Livestock Research for Rural Development 27 (4) 2015 Guide for preparation of papers LRRD Newsletter

Citation of this paper

Infectious causes of mortality in smallholder mature scavenging chicken in central Uganda

J Semakula, P Lusembo1, M Mwesigwa1, J Ssennyonjo1, R Lumu1, D R Kugonza2 and D Mutetikka2

National Agricultural Research Organization Secretariat, P.O Box 295 Entebbe Uganda
jynsemakula@yahoo.com
╣Mukono Zonal Agricultural Research and Development Institute, P.O Box 164, Mukono, Uganda
▓College of Agricultural and Environmental Science, Makerere University Kampala Uganda

Abstract

Data were collected on the health performance of indigenous chickens in two districts of the Lake Victoria Crescent Agro-ecological Zone (LVCAZ) of Uganda with the aim of determining the infectious causes of mortalities. A total of 240 chicken keeping households were engaged in the longitudinal study in which survival and mortalities were monitored in a longitudinal study for one year. During the study period 6,226 mature birds, which belonged to different sex categories,were found dead as a result of disease occurrence. Organ samples were taken from every dead bird for laboratory analysis. Additional data were collected on health history and post-mortem findings for birds which died.

The incidence rate of mortality was 0.230 per mature bird-months at risk. Of the total deaths 90% were diagnosed coming from single or mixed type of infections. Whereas in the baseline survey, responses based on farmer observed clinical signs ranked the infectious causes of chicken death as Salmonellosis (37%), Newcastle Disease (ND) (28%), mixed infections (16%) and Coccidiosis (14%) related infections in order of commonality and importance in the study areas, post-mortem and laboratory findings showed a slight deviation. Newcastle disease had the highest proportional mortality rate (46%) followed by mixed infections (30.3%). The proportional mortality caused by Salmonellosis, Coccidiosis fowl cholera, fowl pox and undiagnosed cases were 7.02 %, 4.58%, 0.321%, 1.27%, and 10.36%, respectively.Vaccinated birds were 3.7 times more likely to survive (P < 0.01, χ²  = 306) during the scourge. Chicken mortality was also significantly linked to seasonal changes (P <0.05, χ² = 157) with critical times (March to May and October to late November) which are the two wet seasons, showing the highest mortality rates. Time between last vaccination against ND and disease outbreak incidence significantly (P < 0.01) affected mortality of chicken. A logistic regression model of last vaccination (against ND) time prior to incidence with the proportion of the death was significant (P < 0.01, χ²  = 121.06). The model indicated that the shorter the last vaccination times prior to occurrence of incidences the higher the survival of flocks.

It was concluded that the main infectious causes of death in scavenging flocks were treatable (Bacterial and Coccidial) and immunizable Newcastle Disease, strategic control of which could help minimise mortalities considerably.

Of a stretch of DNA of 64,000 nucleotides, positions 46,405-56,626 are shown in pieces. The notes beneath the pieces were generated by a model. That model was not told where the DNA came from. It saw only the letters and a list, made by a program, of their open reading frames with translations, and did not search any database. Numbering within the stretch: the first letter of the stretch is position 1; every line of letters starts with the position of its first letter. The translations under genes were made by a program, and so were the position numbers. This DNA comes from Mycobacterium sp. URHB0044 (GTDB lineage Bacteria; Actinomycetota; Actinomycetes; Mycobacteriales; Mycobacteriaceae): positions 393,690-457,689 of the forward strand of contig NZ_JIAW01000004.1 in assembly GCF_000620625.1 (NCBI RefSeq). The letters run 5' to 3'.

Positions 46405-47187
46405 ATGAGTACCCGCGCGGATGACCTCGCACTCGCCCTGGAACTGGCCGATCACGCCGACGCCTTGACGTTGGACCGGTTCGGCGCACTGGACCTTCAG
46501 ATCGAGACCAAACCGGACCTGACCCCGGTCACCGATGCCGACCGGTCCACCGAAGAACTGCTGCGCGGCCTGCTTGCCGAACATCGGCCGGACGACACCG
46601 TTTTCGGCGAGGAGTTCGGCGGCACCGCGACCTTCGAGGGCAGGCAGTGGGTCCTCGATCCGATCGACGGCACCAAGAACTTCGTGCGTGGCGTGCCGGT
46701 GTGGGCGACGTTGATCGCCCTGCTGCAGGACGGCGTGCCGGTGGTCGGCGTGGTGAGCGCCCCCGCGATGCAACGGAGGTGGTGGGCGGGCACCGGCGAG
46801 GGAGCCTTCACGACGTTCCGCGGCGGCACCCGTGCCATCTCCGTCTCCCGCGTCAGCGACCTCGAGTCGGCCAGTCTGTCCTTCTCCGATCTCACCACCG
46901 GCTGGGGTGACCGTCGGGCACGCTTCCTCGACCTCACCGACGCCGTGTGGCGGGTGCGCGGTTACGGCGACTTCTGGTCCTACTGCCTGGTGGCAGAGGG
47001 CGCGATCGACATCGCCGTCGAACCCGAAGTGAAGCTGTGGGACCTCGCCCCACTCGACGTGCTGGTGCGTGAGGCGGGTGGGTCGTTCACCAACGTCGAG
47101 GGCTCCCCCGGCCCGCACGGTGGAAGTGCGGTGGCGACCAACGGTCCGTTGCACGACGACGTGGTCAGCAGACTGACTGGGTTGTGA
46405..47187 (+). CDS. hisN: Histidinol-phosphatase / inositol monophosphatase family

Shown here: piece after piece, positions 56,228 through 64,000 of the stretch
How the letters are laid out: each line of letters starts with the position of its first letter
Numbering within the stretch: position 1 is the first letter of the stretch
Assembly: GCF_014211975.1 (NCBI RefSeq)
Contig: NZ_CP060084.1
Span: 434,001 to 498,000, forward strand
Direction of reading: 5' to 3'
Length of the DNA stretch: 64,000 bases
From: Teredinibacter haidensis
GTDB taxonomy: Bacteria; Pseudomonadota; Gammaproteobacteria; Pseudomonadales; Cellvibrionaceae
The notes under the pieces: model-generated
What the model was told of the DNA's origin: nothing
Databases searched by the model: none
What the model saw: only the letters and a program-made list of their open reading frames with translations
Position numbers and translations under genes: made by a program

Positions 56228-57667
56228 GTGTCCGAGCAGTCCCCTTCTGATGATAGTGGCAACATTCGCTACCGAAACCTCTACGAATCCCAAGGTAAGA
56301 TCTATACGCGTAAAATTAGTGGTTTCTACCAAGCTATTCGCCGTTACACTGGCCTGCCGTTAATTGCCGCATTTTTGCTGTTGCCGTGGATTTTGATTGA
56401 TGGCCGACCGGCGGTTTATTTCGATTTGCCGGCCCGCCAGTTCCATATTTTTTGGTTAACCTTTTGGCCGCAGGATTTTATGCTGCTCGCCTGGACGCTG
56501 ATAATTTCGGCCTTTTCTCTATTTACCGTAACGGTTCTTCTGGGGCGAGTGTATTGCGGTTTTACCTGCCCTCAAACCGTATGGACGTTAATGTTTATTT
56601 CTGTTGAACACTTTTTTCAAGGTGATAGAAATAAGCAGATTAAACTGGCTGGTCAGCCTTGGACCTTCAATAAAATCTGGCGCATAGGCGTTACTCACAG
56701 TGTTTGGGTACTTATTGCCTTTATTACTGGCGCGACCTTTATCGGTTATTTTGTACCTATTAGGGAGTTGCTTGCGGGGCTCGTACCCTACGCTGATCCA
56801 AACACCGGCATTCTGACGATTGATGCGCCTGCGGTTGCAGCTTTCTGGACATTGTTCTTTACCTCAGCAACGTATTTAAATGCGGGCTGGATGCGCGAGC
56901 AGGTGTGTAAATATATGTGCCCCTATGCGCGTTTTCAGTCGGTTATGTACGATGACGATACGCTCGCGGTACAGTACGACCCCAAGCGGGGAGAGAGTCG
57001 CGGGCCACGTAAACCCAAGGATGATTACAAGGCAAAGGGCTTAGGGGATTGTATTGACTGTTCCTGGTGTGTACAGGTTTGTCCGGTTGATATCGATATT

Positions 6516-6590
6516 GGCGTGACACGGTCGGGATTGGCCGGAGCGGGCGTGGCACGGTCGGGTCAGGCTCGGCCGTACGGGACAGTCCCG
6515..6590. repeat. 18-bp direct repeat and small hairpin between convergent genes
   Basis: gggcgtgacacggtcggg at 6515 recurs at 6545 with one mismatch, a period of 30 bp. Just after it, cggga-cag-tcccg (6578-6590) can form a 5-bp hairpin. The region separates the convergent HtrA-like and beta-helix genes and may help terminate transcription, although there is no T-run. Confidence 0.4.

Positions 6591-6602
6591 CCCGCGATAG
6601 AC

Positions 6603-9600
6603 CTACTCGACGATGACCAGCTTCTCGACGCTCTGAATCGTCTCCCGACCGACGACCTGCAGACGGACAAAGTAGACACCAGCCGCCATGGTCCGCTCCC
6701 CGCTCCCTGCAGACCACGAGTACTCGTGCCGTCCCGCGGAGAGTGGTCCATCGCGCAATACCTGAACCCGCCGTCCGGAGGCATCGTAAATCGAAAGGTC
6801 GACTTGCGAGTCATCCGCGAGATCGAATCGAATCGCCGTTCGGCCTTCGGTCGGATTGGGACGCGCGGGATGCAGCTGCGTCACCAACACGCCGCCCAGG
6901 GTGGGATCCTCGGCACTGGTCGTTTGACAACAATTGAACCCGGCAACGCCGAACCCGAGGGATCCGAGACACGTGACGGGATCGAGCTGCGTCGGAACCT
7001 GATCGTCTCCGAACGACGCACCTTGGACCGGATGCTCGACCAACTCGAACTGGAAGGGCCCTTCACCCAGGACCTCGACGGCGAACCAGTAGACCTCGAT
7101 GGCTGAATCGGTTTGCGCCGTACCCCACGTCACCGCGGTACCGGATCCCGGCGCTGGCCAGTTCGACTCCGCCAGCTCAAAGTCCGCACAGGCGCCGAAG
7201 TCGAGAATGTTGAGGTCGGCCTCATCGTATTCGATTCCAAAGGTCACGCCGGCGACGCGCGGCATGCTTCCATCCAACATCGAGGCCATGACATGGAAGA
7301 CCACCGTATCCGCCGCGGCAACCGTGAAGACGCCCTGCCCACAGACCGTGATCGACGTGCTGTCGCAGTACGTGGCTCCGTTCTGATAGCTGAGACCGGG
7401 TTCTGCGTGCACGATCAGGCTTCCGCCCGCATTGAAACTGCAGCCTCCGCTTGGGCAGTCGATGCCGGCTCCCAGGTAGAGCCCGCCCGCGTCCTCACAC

Keywords: backyard poultry, critical times, disease, seasonality, survival, Uganda


Introduction

Indigenous chickens form the bulk of the rural poultry production in Uganda. Over 90% of Ugandan chickens are indigenous stock reared under the backyard system (Olaboro 1990), producing an average of 50 eggs per hen per year. The petite nature of chicken makes it a readily available and sure source of meat at meal times and functions. In many resource scarce households it could be described as a poor man’s insurance or even bank as it can easily be sold off or given out in compensation to settle debts. In many instances, chickens have been used as a vehicle to move poor households up and off the poverty ladder.

Indigenous chickens are mainly raised on a free range arrangement with bare a few supplements given. This leaves the birds to scavenge in order to survive andleads to mixing of flocks from different households. As a result, there is continuous contact between these birds of different age groups and types, leading to easy spread of diseases (Johnston, 1990). Indeed, diseases are the major cause of mortality in chicken in Uganda (Kugonza et al 2008), though other challenges also persevere such as predation and wasting.In the present study we aimed at determining the infectious causes of mortality in order to developappropriate interventions.


Materials and methods

Location of the study

The study was conducted in two districts namely; Mubende and Mpigi both located in the Lake Victoria Crescent Agro-ecological zone. This area is sub humid in nature and receives bimodal rainfall, with temperatures ranging from 22° to 30°C annually. The inhabitants of the districts are mainly Baganda, of the Bantu ethnic group, and the production system of the area can generally be characterised as the Coffee-Banana system.

Sampling and measures of estimation of disease occurrence

A stratified design was used to select the study households, with stratification done at district, sub-county, and parish and village level. Two districts chosen on the basis of indigenous chicken abundance, two Sub-counties, two parishes and two villages from each district were studied (Table 1). Only those households that were willing to participate, close to one another in one village and having an average of at least five chickens were engaged in the study. At least 25 and 10 households were enlisted in the study per parish and village respectively.